The Poor. The Homeless. The Bankless. Putting the Personal Back into Personal Finance.

Today I heard a new term that rubbed me wrong:  “The unbanked.”  Not people who don’t have bank accounts or people who don’t want to use credit and debit cards, but The unbanked.  Because some businesses are choosing to go cashless, this was seen as unacceptable because no consideration was given for, “the unbanked.”  Because “The unbanked” are being hurt, naturally the government should be expected to step in and fix things to keep everything fair for all.

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So, why is it that the term “the unbanked” ruffles my feathers and I don’t just fall in line and echo my concern for this group?  Do I think that businesses should accept cash?  Absolutely.  But I don’t think that businesses should be required to accept cash.  Instead, I’d like free enterprise to work its magic, where some businesses decide they don’t want to accept cash while others do.  If enough businesses only accept cards, the businesses who accept cash will see their profits soar as all of the people who want to use cash go to them.  They will also be saving money by not paying credit card fees.  This will cause other businesses to spring up that accept cash since that will be more profitable than accepting only cards.  Eventually, the number of cashless and cash accepting businesses will balance out to meet the need, which is what happens provided there are enough businesses competing and there is no government restriction or collusion among businesses.

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What bothers me is the creation of yet another class into which individuals are placed.  As is the norm when this is done, the class of people is denoted by a label in the form, “The _____.”  Let’s call this “class assignment.”  Other examples of this are, “The homeless,”  “The poor,” “The troops.”  “The elderly,” and “The wealthy.”  This is done for political reasons.  If you can push people into a group, you can cause others to do what you want because not doing so would hurt this group.  They become sacred cows, each equally deserving of sympathy (or, sometimes, disdain) as any other member of the class.

Maybe there’s a guy who could get a job with health insurance, but he’d rather just sit on the couch and play video games.  He might not receive much sympathy from people, but once he becomes part of “The uninsured,” he is lumped on with an 18-year old who developed MS and is unable to afford her treatments because she has not yet had time to find a job before the disease struck.  They’re both equally worthy of help because they’re both members of “the uninsured,” and you wouldn’t want to not help “the uninsured.”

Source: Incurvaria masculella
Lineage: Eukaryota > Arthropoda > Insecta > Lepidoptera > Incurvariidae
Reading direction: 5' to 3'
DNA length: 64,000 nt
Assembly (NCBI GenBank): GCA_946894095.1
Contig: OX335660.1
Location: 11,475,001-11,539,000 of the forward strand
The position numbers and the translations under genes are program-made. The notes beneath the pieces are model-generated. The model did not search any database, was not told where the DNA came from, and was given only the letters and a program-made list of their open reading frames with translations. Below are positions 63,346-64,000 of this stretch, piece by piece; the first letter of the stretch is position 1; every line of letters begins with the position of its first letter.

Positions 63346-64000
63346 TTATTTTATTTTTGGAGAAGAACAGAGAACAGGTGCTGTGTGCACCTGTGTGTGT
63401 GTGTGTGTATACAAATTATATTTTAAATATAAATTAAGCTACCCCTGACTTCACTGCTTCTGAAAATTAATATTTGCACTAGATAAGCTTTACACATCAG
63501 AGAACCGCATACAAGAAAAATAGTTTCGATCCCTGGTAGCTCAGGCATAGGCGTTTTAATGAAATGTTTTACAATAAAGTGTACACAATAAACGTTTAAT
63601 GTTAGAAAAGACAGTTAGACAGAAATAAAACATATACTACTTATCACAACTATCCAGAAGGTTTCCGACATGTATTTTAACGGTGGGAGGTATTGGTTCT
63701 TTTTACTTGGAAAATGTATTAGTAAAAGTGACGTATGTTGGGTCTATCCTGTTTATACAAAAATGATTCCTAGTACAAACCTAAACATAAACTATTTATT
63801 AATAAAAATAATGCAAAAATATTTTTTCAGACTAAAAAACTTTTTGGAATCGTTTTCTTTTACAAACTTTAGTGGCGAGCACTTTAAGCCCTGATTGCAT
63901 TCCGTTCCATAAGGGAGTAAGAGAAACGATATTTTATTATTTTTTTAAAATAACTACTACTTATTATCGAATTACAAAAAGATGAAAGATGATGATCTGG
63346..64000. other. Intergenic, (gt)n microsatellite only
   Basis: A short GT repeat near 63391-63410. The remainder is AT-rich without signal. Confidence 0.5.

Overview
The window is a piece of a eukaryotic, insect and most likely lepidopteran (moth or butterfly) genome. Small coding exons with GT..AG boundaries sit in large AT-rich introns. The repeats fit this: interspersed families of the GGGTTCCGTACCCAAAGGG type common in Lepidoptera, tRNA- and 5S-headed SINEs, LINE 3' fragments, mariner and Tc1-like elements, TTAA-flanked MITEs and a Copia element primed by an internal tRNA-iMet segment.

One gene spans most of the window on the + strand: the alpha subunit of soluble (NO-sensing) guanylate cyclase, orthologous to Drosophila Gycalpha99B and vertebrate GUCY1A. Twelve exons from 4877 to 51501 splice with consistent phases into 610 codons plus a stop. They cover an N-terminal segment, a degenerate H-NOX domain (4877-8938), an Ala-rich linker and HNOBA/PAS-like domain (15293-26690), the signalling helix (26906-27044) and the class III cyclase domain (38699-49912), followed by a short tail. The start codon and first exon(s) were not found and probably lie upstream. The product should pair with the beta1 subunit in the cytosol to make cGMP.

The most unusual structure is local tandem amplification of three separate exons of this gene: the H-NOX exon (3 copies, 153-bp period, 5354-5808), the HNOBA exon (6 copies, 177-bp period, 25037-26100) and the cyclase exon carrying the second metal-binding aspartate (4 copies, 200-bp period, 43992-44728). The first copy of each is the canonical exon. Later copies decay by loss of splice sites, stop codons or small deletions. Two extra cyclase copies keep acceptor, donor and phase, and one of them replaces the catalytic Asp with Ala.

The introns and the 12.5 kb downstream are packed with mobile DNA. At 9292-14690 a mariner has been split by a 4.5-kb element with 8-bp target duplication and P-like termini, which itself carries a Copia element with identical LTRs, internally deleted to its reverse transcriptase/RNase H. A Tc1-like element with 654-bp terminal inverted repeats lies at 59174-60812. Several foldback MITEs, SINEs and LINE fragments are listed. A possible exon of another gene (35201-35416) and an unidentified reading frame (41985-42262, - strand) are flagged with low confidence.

Likewise, maybe there’s someone who built a business from the ground up.  He spent 140 hours per week, unpaid, producing the initial products, developing contacts, buying machinery, and filling out all of the tax and business paperwork.  As he built the business he created hundreds of jobs and helped thousands of people.  People do not know what they would do without his business there to serve there needs.  In doing all this, while everyone he deals with feels that they received more than they paid for and his employees feel well compensated for their labor, he becomes very wealthy and is labeled as a member of the “wealthy.”  He is lumped into the same group as a third-generation wealthy kid who receives royalties from his grandfathers business and has never worked a day of his life.   Both are seen worthy of having their wealth taken by usurious taxes.

We don’t need “The unbanked.”  I’m sure there are some people who have had some tragedy like a home fire where they lost all of their possessions including their identification.  These people deserve great sympathy and we should find some way to help them.  In fact, why do we even require seeing paper copies of identification anymore instead of just having electronic versions?  People who simply choose not to have a bank account, however, need to deal with the inconvenience that their choice has caused.  We should not require that businesses make special considerations for them.  If businesses choose to cater to those who use cash, like me, that’s their decision.  Provided there is sufficient competition, some businesses should choose this route.

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And that’s just the point.  The way to deal with big issues isn’t to have the government get involved and pass new regulations.  Big issues do not tend to have some solution that a piece of legislation can solve.  They are a lot of personal issues that get lumped together into some larger issue by creating “the homeless” or “the unbanked.”  You can’t solve all of the little issues with legislation because the cause of the issue for each person is different – there is no single big solution.   These issues are solver locally, personally, by individuals figuring out what is best for other individuals and doing their part.  Sometimes someone needs mental health services.  Sometimes they need to hit rock bottom and decide they want to change.  Sometimes they need some financial assistance for a period of time while they get back on their feet.  And sometimes they just need to be told to get themselves together.